Five-Year (Sunset) Reviews Required by the Uruguay Round Agreements Implementation Act

The Uruguay Round Agreements Act, approved in late 1994, amended the antidumping and countervailing duty laws in several respects. One of the most significant changes is the new provision requiring the Department of Commerce and the USITC to conduct reviews no later than five years after an antidumping or countervailing duty order is issued to determine whether revoking the order would be likely to lead to continuation or recurrence of dumping or subsidies (Commerce) and of material injury (USITC).

Reviews of all outstanding antidumping and countervailing duty orders in existence as of January 1, 1995, were completed over a three-year "transition period" that began in July 1998 and ended in June 2001. Reviews of orders issued or continued after January 1, 1995, are conducted five years after they become effective.

When:Five-year reviews of all antidumping and countervailing duty orders that have been issued since January 1, 1995, including those resulting from affirmative determinations in transition reviews, are initiated by the Department of Commerce by no later than 30 days prior to their five-year anniversary.

Following the Department of Commerce's initiation of each five-year review, the USITC sets its schedule for the review and publishes this information in a Federal Register notice.

Duration: The USITC's notice of institution in five-year reviews requests that interested parties file with the USITC responses that discuss the likely effects of revoking the order under review and provide other pertinent information. Generally within 95 days from institution, the USITC makes an adequacy determination, in which it determines whether the responses it has received reflect an adequate or inadequate level of interest in the review by interested parties. If the USITC determines that responses to its notice of institution are adequate, or if other circumstances warrant a full review, the USITC conducts a full review, with includes a public hearing and issuance of questionnaires. If the USITC determines that responses to its notice of institution are inadequate, the USITC conducts an expedited review. The USITC does not hold a hearing or conduct further investigative activities in expedited reviews. Commissioners base their injury determinations in expedited reviews on the facts available, including the USITC's prior injury determination, responses received to its notice of institution, publicly available data collected by staff in connection with the review, and information provided by the Department of Commerce.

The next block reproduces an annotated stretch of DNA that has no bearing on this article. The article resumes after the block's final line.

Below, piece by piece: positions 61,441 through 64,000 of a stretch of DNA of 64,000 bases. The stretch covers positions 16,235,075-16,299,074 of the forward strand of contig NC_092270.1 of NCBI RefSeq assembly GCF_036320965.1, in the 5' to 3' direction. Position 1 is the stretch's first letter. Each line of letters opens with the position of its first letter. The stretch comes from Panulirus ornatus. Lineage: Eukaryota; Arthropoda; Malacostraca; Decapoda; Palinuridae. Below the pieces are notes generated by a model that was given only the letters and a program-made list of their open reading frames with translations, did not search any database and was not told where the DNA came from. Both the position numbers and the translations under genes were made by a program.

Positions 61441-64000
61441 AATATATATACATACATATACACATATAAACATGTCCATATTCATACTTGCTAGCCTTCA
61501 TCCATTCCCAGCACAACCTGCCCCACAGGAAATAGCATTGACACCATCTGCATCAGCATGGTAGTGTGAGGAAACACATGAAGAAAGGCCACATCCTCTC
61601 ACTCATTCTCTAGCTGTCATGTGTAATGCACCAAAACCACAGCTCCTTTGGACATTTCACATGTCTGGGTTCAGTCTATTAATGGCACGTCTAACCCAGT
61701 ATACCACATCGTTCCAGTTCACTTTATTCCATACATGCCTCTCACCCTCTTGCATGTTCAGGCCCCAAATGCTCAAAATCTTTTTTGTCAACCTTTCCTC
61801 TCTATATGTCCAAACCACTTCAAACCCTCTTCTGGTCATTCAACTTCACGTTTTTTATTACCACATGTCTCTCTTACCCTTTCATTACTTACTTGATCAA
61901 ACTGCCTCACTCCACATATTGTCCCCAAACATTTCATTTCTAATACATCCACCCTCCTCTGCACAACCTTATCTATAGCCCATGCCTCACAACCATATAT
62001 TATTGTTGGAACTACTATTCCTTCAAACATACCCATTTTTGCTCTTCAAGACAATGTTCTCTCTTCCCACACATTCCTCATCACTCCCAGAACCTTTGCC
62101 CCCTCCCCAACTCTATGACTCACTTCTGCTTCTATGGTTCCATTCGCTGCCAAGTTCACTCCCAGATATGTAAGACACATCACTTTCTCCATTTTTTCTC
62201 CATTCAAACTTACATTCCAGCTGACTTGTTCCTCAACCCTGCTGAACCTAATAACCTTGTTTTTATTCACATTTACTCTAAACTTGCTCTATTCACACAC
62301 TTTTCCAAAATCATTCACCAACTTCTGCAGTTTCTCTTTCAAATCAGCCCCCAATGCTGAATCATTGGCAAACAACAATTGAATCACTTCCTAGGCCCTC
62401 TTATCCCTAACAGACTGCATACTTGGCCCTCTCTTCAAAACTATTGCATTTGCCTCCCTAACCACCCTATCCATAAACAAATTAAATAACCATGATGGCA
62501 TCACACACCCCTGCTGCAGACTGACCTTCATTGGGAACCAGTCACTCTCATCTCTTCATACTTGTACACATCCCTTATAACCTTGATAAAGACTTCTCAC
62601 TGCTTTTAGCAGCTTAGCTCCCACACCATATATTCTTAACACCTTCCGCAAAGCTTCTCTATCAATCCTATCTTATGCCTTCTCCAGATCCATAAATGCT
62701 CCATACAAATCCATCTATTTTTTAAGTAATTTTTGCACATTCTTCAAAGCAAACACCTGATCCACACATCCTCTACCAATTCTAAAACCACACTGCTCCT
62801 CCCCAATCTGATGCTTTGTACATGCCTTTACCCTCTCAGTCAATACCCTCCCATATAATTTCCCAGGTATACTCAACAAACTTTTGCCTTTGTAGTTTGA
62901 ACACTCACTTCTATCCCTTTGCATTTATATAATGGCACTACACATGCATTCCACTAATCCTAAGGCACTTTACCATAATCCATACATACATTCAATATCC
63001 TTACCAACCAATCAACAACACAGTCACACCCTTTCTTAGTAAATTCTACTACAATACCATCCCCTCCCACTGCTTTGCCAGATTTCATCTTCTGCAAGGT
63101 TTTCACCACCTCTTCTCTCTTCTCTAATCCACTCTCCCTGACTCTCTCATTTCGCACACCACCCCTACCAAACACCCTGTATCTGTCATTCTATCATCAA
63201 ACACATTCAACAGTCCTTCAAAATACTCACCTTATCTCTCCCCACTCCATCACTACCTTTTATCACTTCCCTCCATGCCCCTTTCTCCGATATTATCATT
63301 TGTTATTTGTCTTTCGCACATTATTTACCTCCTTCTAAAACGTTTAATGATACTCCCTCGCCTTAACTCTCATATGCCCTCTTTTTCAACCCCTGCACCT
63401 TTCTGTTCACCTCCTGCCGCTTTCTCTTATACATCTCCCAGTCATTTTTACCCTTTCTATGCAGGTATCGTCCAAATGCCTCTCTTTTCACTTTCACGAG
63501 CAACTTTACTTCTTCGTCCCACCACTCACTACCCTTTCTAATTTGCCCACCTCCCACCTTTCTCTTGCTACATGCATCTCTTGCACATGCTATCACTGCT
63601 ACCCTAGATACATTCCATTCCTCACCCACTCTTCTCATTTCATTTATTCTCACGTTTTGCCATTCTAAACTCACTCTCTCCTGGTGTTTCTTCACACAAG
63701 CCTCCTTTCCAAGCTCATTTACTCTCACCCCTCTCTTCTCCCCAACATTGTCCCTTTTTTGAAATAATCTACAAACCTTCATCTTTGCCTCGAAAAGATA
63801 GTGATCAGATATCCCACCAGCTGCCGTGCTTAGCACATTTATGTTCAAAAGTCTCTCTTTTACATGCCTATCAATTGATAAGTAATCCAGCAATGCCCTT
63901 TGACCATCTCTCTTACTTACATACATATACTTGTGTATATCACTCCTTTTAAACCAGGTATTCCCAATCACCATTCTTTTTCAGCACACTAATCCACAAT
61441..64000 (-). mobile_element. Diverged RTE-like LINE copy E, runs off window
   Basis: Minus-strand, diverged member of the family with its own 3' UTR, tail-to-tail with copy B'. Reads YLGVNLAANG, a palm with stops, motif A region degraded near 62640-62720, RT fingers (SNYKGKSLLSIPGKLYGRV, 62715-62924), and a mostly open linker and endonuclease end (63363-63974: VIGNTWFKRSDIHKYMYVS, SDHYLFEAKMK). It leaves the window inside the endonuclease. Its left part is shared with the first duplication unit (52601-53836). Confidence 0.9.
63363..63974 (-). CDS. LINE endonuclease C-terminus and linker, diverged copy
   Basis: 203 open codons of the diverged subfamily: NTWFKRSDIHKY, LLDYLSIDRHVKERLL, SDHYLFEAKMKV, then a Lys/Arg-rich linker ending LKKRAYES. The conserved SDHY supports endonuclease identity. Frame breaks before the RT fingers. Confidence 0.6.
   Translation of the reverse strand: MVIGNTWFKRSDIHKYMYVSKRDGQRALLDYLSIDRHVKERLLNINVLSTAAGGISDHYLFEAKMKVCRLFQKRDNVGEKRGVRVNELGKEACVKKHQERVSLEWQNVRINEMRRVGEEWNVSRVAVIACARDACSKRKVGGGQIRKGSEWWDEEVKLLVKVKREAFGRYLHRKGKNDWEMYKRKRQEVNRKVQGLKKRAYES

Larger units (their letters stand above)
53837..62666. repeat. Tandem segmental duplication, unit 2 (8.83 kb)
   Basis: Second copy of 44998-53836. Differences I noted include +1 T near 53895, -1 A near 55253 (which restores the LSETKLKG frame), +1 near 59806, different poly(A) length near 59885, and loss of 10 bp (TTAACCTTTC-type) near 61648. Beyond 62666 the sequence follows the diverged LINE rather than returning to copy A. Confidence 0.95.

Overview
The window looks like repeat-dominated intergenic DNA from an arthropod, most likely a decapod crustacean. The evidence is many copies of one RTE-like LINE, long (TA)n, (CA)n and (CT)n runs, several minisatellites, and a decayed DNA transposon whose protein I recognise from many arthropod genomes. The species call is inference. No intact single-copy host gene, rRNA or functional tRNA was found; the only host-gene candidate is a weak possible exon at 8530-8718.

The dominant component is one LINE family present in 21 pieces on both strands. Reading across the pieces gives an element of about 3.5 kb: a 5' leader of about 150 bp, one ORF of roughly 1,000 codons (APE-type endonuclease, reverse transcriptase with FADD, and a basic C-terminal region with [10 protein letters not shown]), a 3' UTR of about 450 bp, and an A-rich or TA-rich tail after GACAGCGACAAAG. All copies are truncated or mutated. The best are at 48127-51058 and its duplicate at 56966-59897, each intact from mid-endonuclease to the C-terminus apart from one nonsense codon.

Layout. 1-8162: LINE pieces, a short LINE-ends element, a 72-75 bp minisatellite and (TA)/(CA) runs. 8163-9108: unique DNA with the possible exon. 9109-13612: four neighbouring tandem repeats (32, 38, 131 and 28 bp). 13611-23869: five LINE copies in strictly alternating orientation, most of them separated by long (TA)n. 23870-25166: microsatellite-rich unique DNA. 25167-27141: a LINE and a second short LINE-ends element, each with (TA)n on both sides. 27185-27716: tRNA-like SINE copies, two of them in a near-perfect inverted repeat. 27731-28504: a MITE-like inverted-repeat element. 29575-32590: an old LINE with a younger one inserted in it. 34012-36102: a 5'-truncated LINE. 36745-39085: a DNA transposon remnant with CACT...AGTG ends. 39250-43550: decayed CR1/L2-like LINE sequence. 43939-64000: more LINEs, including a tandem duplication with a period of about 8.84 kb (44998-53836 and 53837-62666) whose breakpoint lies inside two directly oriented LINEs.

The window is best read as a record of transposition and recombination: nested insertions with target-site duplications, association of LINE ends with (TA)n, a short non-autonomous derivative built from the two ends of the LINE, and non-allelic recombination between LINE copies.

The USITC usually will complete full five-year reviews within 360 days of initiation and expedited reviews within 150 days. Both Commerce and the USITC have the authority to extend these deadlines by up to 90 days in all transition reviews and other extraordinarily complicated cases.

Finding: In five-year reviews, the USITC determines whether revocation of the antidumping or countervailing duty order would be likely to lead to continuation or recurrence of material injury to the U.S. industry. If the USITC's determination is affirmative, the order will remain in place. If the USITC's determination is negative, the order will be revoked. (For further information on five-year (sunset) reviews, see section 751(c) of the Tariff Act of 1930, 19 U.S.C. 1675(c).)